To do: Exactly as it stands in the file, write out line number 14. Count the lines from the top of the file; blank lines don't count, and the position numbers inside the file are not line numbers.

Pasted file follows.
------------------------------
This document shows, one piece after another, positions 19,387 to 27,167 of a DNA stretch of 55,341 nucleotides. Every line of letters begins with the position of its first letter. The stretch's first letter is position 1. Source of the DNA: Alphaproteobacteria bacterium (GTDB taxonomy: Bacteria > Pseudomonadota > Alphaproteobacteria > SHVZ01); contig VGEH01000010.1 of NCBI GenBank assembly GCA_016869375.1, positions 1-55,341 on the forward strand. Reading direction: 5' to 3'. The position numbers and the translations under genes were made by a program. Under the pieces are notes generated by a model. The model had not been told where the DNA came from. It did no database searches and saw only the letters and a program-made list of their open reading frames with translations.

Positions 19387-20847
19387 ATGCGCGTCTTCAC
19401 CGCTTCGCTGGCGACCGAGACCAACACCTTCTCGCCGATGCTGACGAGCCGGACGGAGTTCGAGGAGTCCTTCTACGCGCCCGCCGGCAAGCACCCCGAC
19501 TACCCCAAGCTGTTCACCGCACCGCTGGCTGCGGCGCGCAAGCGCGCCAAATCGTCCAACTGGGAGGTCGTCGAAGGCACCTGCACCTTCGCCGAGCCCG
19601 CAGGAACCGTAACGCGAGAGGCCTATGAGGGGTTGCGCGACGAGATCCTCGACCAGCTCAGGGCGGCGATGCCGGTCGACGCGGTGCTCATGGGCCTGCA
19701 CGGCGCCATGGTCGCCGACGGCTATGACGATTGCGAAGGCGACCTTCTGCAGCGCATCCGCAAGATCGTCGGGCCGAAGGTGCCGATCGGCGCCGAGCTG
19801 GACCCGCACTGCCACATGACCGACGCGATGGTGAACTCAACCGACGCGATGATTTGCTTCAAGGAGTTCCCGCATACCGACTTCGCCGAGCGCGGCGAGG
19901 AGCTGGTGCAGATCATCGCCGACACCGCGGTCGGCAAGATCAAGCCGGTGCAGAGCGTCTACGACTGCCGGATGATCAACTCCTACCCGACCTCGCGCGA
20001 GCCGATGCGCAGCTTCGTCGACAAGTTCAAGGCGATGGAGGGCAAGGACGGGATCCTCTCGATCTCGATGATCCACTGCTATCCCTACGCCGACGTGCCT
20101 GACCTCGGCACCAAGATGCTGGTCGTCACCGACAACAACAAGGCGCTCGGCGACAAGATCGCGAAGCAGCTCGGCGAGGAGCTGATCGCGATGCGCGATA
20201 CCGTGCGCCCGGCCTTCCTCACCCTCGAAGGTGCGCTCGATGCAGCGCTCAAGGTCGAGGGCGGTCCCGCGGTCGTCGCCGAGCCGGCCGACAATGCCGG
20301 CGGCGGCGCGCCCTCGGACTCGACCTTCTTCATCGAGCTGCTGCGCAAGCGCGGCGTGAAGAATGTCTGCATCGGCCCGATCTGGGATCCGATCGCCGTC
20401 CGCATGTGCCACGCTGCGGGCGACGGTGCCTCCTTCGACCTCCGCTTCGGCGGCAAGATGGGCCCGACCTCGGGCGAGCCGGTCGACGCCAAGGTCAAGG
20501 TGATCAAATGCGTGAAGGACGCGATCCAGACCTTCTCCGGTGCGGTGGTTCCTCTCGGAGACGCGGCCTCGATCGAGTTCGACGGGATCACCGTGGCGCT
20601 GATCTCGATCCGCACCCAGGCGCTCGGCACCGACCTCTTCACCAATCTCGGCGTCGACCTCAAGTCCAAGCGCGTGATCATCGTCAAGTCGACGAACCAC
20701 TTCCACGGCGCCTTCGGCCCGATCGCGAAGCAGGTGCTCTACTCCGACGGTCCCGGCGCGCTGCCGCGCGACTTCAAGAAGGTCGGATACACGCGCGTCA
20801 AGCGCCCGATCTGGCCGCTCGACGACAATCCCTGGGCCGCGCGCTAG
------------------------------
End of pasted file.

20401 CGCATGTGCCACGCTGCGGGCGACGGTGCCTCCTTCGACCTCCGCTTCGGCGGCAAGATGGGCCCGACCTCGGGCGAGCCGGTCGACGCCAAGGTCAAGG